With the way in which modern soccer has evolved, the need for a technically gifted midfield has become the prevalent way to build a team. Gone are the days of a classic number 10 who simply makes plays in attack and does barely anything on defense; gone are the days of pure “destroyers” who sit in front of the defense and simply tackle everything in sight. Today’s best midfielders are capable of playing what the Dutch of the 1970’s called “total football”. From passing and receiving the ball, to moving all around the pitch, to dropping back in defense, the modern midfielder is a complete footballer. Here are ten of the most dynamic midfielders playing in this summer’s European Championships:
Honorable Mentions: Thomas Muller (Germany), Mario Gotze (Germany)
10. Sergio Busquets, Spain- While Busquets receives a lot of criticism for his diving and play-acting (deservedly), he makes for a great holding midfielder. Spain coach Vicente del Bosque was recently quoted as saying Busquets would be the player he would most want to be like. The youngster, 24, has been raised through Barcelona’s youth system and passes seamlessly throughout the pitch. Even better, he is capable of dropping back to play as a third center-back while the full-backs bomb forward.
9. Xabi Alonso, Spain- The 30-year old Basque may be one of the greatest long-distance passers the game has ever seen. Although he is just past his prime, Alonso is still a spectacular force for both Real Madrid and La Furia Roja. He will most likely play as the base of Spain’s midfield, allowing him to play in a defensive-minded role but still distribute the ball to either flank. He is one of the classiest players of our generation.
8. Steven Gerrard, England- The captain of the Three Lions may have his last opportunity to bring a trophy home to England. Gerrard has been playing on the international level since his debut in 2000 and his years are limited. A club legend at Liverpool, Stevie G is best known for heroic goals, including the famous half volley against Olympiacos and 30-yard rocket against West Ham in 2005 and 2006. A classic central midfielder, Gerrard will need to play at his highest level if England wishes to advance in the tournament.
7. Andrea Pirlo, Italy- For Italian football, a player of Pirlo’s caliber truly comes once in a generation. One of the most impressive midfielders in Italy’s history, Pirlo can still play an amazing ball over the top. He is arguably one of the greatest passers in today’s game and can deliver a quality set piece as well. A key player in Juventus’ title season this year, the 33-year old Pirlo will look to continue his form as he leads the Azzurri.
6. Luka Modric, Croatia- Croatia is viewed as one of the potential dark horses of the tournament, and Modric is a big reason for that. He is one of the finest playmakers in the Premier League for Tottenham, and his signature is heavily-desired by many clubs across Europe. His relationship with fellow compatriot striker Eduardo can guide the Croatians to an upset or two this summer.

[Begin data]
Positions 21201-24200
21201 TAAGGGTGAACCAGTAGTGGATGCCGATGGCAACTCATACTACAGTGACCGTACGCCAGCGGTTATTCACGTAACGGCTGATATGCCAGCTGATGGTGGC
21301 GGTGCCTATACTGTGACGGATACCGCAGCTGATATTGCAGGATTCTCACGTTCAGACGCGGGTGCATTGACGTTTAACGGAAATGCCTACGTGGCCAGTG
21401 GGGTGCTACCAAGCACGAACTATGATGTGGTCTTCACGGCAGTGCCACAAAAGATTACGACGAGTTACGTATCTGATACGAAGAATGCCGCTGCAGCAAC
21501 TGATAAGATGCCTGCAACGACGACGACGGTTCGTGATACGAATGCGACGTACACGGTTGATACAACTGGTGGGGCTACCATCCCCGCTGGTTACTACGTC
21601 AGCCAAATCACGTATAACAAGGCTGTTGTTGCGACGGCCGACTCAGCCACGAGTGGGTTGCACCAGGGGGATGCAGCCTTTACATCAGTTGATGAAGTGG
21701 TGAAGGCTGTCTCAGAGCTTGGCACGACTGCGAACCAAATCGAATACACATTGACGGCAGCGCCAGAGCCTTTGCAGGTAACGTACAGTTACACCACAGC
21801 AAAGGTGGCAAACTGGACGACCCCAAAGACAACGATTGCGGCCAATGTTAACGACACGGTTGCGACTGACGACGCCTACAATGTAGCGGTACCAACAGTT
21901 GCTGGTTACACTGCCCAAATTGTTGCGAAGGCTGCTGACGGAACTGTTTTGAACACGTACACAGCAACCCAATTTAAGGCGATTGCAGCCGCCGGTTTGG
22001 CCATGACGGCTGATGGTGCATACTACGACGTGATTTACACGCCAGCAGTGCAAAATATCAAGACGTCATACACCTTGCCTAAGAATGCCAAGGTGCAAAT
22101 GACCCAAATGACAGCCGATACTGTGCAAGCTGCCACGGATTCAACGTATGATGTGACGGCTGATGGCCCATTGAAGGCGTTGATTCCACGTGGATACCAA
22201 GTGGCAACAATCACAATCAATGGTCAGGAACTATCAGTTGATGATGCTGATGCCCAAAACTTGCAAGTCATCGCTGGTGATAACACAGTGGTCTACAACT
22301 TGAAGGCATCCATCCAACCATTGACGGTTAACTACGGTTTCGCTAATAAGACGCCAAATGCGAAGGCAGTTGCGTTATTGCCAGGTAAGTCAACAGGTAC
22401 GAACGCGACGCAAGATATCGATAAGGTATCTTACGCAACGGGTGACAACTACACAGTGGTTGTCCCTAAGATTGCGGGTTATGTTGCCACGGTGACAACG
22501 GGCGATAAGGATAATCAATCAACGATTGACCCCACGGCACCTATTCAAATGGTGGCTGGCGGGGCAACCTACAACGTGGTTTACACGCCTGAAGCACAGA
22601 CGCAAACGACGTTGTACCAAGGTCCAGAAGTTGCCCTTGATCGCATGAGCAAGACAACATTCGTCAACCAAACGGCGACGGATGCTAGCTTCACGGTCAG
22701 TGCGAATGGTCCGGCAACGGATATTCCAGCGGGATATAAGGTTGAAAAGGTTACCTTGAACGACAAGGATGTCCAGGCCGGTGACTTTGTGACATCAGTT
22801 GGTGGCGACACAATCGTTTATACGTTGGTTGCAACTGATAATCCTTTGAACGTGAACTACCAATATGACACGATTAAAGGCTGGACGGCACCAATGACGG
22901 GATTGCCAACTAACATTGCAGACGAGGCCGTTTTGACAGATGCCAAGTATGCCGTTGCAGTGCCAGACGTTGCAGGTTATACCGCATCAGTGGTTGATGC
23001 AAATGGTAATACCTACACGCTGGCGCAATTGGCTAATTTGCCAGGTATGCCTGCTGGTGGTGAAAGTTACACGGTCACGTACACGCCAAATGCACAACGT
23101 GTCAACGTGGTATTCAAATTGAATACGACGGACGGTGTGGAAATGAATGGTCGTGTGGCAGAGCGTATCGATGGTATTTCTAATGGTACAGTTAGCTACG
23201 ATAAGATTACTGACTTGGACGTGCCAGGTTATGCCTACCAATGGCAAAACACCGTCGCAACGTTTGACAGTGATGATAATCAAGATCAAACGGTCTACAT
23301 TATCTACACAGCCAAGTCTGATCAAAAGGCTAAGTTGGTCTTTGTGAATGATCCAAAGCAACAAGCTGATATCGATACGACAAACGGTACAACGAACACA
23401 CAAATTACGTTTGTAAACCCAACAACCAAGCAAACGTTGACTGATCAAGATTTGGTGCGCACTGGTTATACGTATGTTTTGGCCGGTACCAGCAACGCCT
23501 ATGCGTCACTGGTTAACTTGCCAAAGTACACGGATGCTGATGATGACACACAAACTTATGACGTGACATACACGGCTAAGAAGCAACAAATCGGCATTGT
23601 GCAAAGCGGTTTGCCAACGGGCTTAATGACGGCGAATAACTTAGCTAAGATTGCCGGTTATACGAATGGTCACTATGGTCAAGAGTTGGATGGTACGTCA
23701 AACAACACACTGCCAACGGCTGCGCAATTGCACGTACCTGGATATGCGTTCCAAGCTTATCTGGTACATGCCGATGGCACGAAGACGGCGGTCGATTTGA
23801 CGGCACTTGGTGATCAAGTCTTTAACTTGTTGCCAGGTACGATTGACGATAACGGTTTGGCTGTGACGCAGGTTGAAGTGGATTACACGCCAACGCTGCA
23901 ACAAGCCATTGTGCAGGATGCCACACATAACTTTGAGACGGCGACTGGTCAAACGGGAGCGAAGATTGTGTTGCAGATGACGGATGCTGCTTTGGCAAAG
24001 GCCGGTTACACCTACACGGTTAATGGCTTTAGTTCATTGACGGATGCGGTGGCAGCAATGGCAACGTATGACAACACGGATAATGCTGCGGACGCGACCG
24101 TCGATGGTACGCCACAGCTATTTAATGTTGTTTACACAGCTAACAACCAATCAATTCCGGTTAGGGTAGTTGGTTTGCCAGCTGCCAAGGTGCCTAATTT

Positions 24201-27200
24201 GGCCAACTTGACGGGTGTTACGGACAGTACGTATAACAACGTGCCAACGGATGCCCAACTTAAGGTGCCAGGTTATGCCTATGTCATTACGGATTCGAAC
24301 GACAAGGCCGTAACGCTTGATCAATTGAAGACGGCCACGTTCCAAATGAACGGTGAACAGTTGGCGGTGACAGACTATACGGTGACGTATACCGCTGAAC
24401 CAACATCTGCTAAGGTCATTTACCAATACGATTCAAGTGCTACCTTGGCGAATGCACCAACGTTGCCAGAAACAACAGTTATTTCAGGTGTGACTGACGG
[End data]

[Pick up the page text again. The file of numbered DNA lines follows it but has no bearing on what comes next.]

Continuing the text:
5. Wesley Sneijder, Netherlands- Sneijder would be a little higher on this list if his 2011-12 campaign was not mediocre. However, injuries and a struggle to play consistently in Inter Milan’s coaching carosel left Sneijder a bit out of form. Although ending the season in better shape under Andrea Stramaccioni, the Dutchman is ready to continue his international form, one that led the Netherlands to the 2010 World Cup Final. One of the best traditional playmakers in Europe.
4. Bastian Schweinsteiger, Germany- Schweinsteiger has developed incredibly well as a complete player. As a young 21-year old winger, he scored 2 goals in the 2006 World Cup. Today, he is much more polished and plays as a deep-lying playmaker, acting as a holding midfielder who can also distribute the ball and charge forward in attack. After ending Bayern Munich’s domestic season with a missed penalty in the Champions League final, Schweinsteiger is looking to rebound for his national team.
3. Mesut Ozil, Germany- Ozil’s rapid rise to football superstardom was catapaulted by his impressive 2009-10 season for German club Werden Bremen. His transfer to Real Madrid was met with incredible statistics. In the 2011-12 season, he led all European players with 25 assists in all competitions. This past season for Madrid, he led La Liga with 17 assists. Ozil is an incredible playmaker who can pick out a teammate with a pass at almost any time. He can also put it in the back of the net, as his laser shot against Ghana in the 2010 World Cup proved.
2. Xavi Hernandez, Spain- Xavi is the heartbeat of Spain’s team and is perhaps the greatest player to ever wear the red of Espana. Everything that is associated with the “tiki-taka” of both Spain and FC Barcelona is epitomized through Hernandez and his playing style. He is the metronome and ideologue of his club and country, being the sparkplug for this revolutionary brand of football. If this is his last international tournament, we will be watching the end of a legend’s career.
1. Andres Iniesta, Spain- For all the honors and accolades Xavi has received, Andres Iniesta may actually surpass him and become the greatest Spanish player of all time. Blessed with every skill you could ever want in a footballer, Iniesta has made some of the most Youtube-worthy dribbles and first touches that simply no one else can do. Add in the fact he scored the World Cup-winning goal in 2010, and his track record is incredible. Capable of playing in central midfield or on the wing, the 28-year old Iniesta is simply one of a kind; if Spain wins the tournament, he will most likely be the winner of the Golden Ball.